A truck plowed through the crowd at a Bastille Day celebration in Nice, France at about 11:30 p.m. this evening. Graphic images posted online show bodies strewn about the Promenade des Anglais where the truck reportedly drove through crowds that were watching a fireworks display. The death toll in the Nice truck crash continues to rise, with the Associated Press reporting "at least 60 dead."

Update: French President Francois Hollande announced Friday that the death toll had risen to 84 and at least 50 people were in critical condition "between life and death," according to ABC News.

Administrator for the Alpes-Maritimes region Sébastien Humbert told French news channel BFM-TV that there were up to 100 injuries. Humbert also reported that the driver of the vehicle was killed. Witnesses reported that "many, many," shots were fired, and the truck has been pictured with bullet holes in its windshield. According to the AP, Mayor of Nice and President of the region Christian Estrosi said that the truck was loaded with firearms and grenades.

The AP reports that local witness Wassim Bouhlel saw the driver exit the truck and begin shooting a gun. The Telegraph reported that a local witness self-identified as Antoine claimed the truck was driving through crowds at "60-70 kilometres an hour." Witness Zeynep Akar reported that the truck remains where the driver left it.

EDITORS NOTE: Graphic content / A picture taken on July 15, 2016 shows the dead body of a person on the ground after a van drove into a crowd watching a fireworks display in the French Riviera town of Nice. At least 60 people were killed when a truck ploughed into a crowd watching a Bastille Day fireworks display in the southern French resort of Nice, prosecutors said early on July 15. Nice prosecutor Jean-Michel Pretre said the truck drove two kilometres (1.3 miles) through a large crowd that was watching the fireworks. / AFP / Valery HACHE (Photo credit should read VALERY HACHE/AFP/Getty Images)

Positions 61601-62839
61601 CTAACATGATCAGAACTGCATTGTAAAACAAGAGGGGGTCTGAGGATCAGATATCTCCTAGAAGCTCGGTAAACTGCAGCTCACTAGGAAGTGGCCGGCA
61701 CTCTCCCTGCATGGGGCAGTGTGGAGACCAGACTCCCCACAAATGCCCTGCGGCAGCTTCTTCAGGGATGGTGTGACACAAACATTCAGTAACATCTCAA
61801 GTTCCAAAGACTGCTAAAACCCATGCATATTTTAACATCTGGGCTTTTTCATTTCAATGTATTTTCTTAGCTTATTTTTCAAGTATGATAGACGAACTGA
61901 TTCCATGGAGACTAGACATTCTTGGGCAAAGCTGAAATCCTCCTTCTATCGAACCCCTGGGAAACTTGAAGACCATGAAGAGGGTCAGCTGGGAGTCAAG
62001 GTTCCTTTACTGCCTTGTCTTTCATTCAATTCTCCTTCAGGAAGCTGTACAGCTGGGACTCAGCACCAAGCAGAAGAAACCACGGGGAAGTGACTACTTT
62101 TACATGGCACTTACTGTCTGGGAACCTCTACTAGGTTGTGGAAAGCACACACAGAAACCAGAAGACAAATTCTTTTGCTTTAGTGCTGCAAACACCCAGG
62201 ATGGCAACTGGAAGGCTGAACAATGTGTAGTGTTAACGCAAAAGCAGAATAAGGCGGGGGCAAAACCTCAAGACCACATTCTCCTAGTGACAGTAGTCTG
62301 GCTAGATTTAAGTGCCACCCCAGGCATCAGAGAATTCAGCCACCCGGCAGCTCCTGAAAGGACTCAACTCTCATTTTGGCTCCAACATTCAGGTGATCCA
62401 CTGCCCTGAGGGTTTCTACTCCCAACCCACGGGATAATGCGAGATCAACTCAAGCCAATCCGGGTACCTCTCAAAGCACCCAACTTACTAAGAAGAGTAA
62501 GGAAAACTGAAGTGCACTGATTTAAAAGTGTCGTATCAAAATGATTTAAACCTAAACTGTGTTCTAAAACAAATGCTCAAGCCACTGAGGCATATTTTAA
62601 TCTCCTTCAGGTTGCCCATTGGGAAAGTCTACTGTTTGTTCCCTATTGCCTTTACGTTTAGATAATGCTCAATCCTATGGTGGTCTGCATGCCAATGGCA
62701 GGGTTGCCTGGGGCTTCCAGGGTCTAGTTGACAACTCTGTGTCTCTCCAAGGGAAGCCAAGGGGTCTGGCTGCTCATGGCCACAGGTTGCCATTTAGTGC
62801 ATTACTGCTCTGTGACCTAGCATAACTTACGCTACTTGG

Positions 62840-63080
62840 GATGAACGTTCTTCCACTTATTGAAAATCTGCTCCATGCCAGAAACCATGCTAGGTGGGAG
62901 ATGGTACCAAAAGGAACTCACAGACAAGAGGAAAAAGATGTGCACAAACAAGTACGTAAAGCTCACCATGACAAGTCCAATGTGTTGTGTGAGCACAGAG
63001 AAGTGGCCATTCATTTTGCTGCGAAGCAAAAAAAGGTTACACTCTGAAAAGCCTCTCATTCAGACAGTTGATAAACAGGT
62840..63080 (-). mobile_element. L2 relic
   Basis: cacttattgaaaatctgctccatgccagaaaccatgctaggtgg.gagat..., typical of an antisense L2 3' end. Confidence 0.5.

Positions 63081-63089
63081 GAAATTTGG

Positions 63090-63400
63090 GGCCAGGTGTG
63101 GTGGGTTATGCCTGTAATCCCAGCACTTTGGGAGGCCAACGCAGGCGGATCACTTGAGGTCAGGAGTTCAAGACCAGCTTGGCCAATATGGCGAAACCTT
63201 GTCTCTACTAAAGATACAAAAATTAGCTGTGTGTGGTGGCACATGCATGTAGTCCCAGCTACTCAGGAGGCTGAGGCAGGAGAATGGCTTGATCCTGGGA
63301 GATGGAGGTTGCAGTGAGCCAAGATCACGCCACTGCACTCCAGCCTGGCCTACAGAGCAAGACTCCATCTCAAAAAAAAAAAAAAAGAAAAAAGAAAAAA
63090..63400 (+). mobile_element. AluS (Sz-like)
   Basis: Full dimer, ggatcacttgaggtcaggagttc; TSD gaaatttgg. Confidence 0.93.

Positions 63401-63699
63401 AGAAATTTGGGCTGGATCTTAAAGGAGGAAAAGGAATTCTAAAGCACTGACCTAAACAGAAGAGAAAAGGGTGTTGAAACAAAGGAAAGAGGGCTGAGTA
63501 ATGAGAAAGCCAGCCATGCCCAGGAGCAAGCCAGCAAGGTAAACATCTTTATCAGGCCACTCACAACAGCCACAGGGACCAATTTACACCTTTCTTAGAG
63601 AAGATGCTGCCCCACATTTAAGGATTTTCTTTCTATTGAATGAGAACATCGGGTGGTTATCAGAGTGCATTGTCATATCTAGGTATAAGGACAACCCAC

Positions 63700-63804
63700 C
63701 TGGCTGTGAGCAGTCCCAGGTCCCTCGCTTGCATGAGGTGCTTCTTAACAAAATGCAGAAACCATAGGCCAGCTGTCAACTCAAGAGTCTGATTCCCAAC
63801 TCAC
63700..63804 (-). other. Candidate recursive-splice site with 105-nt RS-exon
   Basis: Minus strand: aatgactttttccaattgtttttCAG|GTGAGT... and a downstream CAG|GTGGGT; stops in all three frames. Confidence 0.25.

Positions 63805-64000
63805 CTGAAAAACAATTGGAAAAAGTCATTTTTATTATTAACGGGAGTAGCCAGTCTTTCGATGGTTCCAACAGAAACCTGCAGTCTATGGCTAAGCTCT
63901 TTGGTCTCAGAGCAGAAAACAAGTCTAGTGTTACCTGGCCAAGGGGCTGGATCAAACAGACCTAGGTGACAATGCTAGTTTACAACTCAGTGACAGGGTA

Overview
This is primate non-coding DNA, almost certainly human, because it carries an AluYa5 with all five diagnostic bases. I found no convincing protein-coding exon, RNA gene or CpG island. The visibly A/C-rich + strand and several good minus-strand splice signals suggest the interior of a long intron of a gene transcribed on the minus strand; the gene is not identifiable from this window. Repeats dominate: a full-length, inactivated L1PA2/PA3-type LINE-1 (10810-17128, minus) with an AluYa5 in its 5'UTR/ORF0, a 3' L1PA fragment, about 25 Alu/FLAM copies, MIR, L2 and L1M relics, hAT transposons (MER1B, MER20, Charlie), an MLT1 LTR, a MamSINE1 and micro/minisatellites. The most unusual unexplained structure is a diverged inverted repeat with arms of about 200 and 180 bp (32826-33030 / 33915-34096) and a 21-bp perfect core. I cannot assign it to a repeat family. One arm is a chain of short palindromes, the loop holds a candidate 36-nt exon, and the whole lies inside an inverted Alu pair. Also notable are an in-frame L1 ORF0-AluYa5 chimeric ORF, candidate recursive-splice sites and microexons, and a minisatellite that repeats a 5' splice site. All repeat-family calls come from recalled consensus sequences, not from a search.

Mayor and President Christian Estrosi has asked that residents stay home. French police force Gendarmerie Nationale tweeted: "Emergency operation in progress. Keep calm and avoid downtown area. Follow the official accounts to be informed." Facebook has enabled the Safety Check feature for those near the area where the attack occurred. The central hospital in Nice tweeted this phone number for the victims' families to contact:

There has not yet been a claim of responsibility over the attack, though prosecutors reported that "anti-terrorism investigators have taken over the investigation," according to The Guardian. CBSN reports that, even if the attacks were not carried out by ISIS, they are potentially "ISIS-inspired." Only eight months ago, 130 were killed in Paris in an attack claimed by militants allied with ISIS.

President Obama released the following statement, saying he "condemn[s] in the strongest terms what appears to be a horrific terrorist attack." The statement sent well-wishes to the families of those who were killed in the attack as well as to those who were wounded.